Rule changes make F1 less fun: Alonso

Driving a Formula One car is less fun these days with the new rule changes introduced by the sport’s governing body, according to two-time world champion Fernando Alonso.

FIA have tinkered with the rules in a bid to increase competitiveness, with the most radical change adopted for the coming campaign being the sweeping overhaul of qualifying.

Alonso, however, isn’t sure the moves were necessary.

“I think in recent years, even if the sport has been criticised sometimes, the show was always there for the people to enjoy,” Alonso said on Thursday.

“But I think the main point for me right now are the cars and the rules that (mean they) are probably not as fun to drive as a couple of years ago.

“We are relatively slow in terms of timed laps and in terms of how the car feels with the tyres and with the weight of the cars. I think we’re 125kg heavier than six or seven years ago, so I think there are some changes in Formula One that mean we probably aren’t as fast as we should be.”

The sport will undergo a radical overhaul in 2017 after FIA adopt a raft of rule changes that will significantly alter the appearance and performance of the cars.

Alonso believes the changes made to qualifying sessions for this season won’t have the desired effect, with teams to work out the best strategy in a relatively straightforward manner.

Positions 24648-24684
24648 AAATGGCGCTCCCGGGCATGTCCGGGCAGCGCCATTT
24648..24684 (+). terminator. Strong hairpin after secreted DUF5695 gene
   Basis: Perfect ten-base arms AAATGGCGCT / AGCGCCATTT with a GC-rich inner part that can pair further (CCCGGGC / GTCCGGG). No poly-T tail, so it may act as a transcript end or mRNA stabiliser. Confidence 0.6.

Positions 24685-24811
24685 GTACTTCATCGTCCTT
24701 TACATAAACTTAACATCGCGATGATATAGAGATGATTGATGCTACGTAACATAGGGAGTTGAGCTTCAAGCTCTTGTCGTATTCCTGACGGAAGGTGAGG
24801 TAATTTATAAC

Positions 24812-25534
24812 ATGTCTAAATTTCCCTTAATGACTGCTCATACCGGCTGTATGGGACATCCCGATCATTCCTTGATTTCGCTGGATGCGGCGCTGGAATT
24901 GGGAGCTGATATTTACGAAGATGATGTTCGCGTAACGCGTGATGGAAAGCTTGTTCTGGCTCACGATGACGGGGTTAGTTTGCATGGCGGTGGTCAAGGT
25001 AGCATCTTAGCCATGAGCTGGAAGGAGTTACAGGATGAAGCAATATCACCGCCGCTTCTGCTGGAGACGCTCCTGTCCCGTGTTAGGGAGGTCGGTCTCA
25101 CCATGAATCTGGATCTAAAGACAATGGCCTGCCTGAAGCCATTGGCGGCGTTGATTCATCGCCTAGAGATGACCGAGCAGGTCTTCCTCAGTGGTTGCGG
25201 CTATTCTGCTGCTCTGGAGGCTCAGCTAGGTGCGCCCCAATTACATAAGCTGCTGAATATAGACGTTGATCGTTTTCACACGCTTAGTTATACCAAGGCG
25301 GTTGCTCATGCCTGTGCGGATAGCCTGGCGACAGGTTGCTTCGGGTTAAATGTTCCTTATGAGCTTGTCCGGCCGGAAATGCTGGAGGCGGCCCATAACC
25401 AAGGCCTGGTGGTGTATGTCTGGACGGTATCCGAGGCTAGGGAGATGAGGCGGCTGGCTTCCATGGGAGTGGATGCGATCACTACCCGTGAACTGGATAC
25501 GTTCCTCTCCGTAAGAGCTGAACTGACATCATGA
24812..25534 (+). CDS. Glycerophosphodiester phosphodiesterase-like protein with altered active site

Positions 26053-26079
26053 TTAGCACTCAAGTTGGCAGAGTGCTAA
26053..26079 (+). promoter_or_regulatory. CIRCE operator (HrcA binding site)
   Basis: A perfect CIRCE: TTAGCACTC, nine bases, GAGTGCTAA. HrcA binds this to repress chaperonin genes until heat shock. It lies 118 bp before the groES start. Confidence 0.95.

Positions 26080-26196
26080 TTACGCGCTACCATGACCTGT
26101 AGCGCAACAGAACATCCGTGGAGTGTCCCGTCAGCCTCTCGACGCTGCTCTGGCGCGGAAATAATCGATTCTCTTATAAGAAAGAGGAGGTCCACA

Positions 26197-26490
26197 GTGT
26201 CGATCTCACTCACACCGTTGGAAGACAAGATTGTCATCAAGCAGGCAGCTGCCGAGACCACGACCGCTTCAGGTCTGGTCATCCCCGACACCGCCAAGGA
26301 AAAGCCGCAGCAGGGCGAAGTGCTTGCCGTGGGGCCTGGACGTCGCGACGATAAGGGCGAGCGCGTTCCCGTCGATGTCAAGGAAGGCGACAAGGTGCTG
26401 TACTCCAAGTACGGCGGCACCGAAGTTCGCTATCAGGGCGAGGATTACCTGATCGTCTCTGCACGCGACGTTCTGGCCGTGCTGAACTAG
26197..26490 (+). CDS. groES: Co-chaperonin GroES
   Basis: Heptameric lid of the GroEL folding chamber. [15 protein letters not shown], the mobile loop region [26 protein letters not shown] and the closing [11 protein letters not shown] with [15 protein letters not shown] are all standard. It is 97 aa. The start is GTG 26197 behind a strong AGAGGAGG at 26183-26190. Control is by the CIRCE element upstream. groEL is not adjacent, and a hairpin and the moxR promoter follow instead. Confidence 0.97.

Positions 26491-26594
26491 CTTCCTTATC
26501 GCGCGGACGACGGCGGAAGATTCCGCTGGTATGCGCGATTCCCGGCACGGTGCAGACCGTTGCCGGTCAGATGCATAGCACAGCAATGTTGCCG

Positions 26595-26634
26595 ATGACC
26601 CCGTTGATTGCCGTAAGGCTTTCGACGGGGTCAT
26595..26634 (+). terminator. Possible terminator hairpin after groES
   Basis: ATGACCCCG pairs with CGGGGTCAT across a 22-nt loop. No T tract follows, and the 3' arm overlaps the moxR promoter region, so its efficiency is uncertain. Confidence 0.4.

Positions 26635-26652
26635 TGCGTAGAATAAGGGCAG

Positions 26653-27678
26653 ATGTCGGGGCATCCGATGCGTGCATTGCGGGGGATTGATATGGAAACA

He also believes new restrictions on radio communications between the pit crew and drivers – designed to give drivers greater autonomy – will have the reverse effect.

“It’s strange the direction that they are going … in the era of communication and technology Formula One try to restrict it, which is probably not the normal way to go,” he said.

“I don’t think it will give to the driver any more power to influence the race itself because of those (communication) limitations the strategy for the race will be much more strict.

“We will follow, more or less, the (team) approach to that race – how we prepared in meetings – much more than before.”

Alonso, who took out the 2005 and 2006 F1 championships in a Renault, is confident he can claim a third world title before he retires despite well-documented issues with his McLaren-Honda.

At 34 years of age, the Spaniard is fighting a battle against time and a car that allowed him to finish in the points just twice last year, as McLaren embarks on the second season of their partnership with Honda.

Alonso missed last year’s Australian Grand Prix with concussion after a steering issue with his McLaren caused a high-speed collision during testing in Barcelona.

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